|Founders||Dr. W.S. Sampath, Al Enzenroth, Kurt Barth|
|Headquarters||Loveland, Colorado, U.S.|
|Craig Witsoe (CEO)|
Abound Solar was a manufacturer of cadmium telluride modules–a thin-film photovoltaic technology–based in the United States. It owned an abandoned, toxic production facility in Longmont, Colorado. The company was incorporated as AVA Solar in 2007 and was rebranded as Abound Solar in March 2009. In 2012 the company laid off almost half its employees before suspending operations and filing for bankruptcy.
Abound Solar's founders began researching thin-film deposition since the late 1980s. In 1991, W.S. Sampath, a professor at Colorado State University, patented a process for low-cost metal deposition within a vacuum. Al Enzenroth, Kurt Barth, Professor Sampath settled upon cadmium telluride (CdTe) as the ideal photovoltaic material for low-cost solar module production.
By 1998, the team had developed a pilot production process featuring an inline, single-vacuum semiconductor deposition tool. Over the course of the next few years, the team continued to develop and refine the technology with strong support from the National Renewable Energy Laboratory (NREL) and the National Science Foundation.
By 2004, the founding team had scaled up the technology glass panels of 16 by 16 inches (410 by 410 mm) in size. Federal funding from NREL and the Solar America Initiative enabled them to prove the viability of the technology. In 2006, AVA Solar, Inc. was formed with private funding from local angel investors to commercialize the technology.
In early 2007, institutional investors discovered the company and the proprietary manufacturing process that had been developed. Abound received a $400 million in loan guarantee from the U.S. Department of Energy in 2010.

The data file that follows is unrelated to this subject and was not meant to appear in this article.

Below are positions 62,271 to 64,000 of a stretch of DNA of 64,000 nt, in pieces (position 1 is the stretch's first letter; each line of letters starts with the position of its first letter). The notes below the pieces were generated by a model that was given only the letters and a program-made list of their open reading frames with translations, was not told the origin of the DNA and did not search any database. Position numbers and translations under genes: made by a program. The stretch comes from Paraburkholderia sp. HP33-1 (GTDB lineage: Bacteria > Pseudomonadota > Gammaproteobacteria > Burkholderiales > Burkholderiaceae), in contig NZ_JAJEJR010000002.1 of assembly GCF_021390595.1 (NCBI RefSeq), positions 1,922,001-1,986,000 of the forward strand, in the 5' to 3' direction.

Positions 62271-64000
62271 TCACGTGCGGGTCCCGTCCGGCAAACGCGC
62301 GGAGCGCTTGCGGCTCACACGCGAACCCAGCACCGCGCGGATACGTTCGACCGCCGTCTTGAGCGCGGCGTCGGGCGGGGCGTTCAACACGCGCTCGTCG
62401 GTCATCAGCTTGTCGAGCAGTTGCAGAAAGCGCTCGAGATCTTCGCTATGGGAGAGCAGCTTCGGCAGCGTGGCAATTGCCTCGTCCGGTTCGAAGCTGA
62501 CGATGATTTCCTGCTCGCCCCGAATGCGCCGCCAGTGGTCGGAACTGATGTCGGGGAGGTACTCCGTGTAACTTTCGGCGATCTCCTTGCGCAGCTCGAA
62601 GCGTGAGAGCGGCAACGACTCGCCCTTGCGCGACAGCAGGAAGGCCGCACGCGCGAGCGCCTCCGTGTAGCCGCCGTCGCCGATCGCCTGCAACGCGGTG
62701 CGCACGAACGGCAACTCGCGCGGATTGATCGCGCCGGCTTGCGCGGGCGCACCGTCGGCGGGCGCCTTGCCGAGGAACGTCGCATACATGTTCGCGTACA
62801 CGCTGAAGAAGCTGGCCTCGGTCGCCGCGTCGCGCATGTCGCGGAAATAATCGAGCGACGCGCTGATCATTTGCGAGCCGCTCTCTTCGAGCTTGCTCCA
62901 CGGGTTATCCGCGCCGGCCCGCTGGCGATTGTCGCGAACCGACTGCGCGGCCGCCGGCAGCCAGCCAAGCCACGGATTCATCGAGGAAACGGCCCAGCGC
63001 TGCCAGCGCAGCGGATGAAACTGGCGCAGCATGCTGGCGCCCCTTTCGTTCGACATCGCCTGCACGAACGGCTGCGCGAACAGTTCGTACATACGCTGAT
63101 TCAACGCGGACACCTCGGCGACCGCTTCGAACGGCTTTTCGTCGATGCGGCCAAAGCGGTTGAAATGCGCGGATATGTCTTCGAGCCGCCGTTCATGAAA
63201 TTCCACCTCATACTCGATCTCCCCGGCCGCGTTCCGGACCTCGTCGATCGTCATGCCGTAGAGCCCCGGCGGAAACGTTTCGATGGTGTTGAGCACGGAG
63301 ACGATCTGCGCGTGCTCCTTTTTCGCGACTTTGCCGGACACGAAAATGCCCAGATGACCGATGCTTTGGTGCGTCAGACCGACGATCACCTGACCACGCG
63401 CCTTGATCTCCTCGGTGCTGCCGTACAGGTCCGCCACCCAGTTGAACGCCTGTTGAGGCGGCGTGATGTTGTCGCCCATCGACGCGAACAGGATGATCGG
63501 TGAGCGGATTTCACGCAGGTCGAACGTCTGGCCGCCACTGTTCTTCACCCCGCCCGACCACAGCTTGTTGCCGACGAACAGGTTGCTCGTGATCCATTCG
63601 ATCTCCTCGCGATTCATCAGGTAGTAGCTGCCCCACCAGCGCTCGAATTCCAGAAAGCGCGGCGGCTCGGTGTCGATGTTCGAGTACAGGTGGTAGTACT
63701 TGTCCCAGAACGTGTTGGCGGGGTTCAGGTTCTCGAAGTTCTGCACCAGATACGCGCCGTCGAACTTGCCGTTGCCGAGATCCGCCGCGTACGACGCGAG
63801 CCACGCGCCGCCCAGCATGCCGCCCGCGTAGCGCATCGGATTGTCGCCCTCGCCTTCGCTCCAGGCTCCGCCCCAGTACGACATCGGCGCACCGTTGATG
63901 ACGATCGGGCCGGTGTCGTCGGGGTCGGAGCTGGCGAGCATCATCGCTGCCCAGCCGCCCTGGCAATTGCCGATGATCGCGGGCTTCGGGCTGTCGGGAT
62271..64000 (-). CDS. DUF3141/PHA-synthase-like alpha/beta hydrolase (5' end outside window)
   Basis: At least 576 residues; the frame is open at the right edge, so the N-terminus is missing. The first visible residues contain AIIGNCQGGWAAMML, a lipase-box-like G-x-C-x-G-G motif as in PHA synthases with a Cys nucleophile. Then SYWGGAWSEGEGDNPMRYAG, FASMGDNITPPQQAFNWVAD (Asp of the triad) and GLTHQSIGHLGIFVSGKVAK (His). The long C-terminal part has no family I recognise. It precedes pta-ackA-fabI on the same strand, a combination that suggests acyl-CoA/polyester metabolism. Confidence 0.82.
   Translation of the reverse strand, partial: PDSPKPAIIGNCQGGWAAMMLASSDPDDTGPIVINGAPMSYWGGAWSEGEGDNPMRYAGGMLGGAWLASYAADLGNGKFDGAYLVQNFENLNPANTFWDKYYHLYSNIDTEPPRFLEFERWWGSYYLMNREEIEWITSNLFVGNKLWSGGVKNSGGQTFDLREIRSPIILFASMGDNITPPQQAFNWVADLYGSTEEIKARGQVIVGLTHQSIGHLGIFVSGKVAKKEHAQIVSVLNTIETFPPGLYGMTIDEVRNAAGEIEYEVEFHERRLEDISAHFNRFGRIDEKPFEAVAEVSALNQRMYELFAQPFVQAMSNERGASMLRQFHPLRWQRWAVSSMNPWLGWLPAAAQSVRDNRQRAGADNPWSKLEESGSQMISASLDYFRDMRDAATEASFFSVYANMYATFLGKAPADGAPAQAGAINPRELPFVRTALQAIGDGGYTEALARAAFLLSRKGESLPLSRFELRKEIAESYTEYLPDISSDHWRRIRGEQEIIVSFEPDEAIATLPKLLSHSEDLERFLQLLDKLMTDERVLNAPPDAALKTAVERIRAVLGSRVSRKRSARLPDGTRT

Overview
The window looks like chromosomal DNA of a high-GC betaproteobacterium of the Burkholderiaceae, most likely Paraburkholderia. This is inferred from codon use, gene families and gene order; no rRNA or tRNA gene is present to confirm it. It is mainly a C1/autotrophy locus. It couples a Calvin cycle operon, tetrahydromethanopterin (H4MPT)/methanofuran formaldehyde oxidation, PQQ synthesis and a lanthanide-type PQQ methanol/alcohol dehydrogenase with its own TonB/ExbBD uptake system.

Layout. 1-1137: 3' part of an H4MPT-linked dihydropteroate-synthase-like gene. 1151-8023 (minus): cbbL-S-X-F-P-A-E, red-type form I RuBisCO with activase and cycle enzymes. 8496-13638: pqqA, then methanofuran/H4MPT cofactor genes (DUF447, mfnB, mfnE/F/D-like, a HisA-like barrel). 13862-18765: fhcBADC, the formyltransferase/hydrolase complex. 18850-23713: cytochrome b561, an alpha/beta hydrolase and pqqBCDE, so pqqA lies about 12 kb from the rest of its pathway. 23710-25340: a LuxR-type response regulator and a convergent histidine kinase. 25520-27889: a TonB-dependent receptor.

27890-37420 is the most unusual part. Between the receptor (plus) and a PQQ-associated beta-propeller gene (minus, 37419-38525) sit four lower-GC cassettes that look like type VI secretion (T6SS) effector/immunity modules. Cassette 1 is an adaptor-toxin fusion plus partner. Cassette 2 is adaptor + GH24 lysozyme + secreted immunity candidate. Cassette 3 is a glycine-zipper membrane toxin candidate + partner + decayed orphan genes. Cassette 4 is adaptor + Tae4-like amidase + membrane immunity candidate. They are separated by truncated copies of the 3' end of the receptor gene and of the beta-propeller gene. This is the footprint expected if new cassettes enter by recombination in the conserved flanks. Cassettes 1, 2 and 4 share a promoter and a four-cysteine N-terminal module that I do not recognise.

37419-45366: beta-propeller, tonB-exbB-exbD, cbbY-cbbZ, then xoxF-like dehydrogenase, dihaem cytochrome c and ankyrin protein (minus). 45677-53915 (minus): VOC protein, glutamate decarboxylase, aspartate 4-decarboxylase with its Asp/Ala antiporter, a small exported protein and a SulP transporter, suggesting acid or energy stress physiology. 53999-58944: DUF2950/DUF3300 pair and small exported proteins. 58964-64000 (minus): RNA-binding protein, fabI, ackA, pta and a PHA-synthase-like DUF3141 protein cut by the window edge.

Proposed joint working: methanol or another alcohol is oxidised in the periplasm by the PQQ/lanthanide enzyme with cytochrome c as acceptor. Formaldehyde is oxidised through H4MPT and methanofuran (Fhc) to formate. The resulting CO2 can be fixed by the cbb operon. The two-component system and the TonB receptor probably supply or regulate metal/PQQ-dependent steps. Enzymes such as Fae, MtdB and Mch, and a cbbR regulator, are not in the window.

In 2012 the company laid off almost half its employees. On June 28, 2012, Abound Solar announced that it would suspend operations and file for bankruptcy protection. Abound filed for bankruptcy in July 2012.
Abound Solar produced cadmium telluride thin-film solar modules using a proprietary closed-space sublimation technology developed at Colorado State University.
In April 2008, Abound Solar took possession of a Longmont, Colorado-area building previously used by Applied Films. Within weeks preparations were made to renovate the facility and construct the largest thin-film solar module manufacturing facility in the United States.
In February 2013, the Colorado Department of Public Health and Environment (CDPHE) issued a compliance advisory (an "informal enforcement action") to the company, requiring that it clean up some 2,000 "unsellable" pallets of solar panels containing cadmium, a toxic carcinogen, as well as drums of cadmium-contaminated fluids. The bankruptcy trustee for the company estimated the cost of the cleanup to be $2.2 million. In July 2013, the Denver Post reported that the cleanup of the hazardous materials had been completed. It also reported that over 70,000 leftover solar panels, which were found to be viable, were shipped to a company called Best Safety Glass in Singapore.
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- Mark Jaffe, Colorado orders Abound Solar to clean up hazardous waste at four sites, Denver Post (February 25, 2013).
- Mark Jaffe, Bankrupt Abound Solar's toxic wastes cleaned at 4 Colorado facilities, Denver Post (July 8, 2013).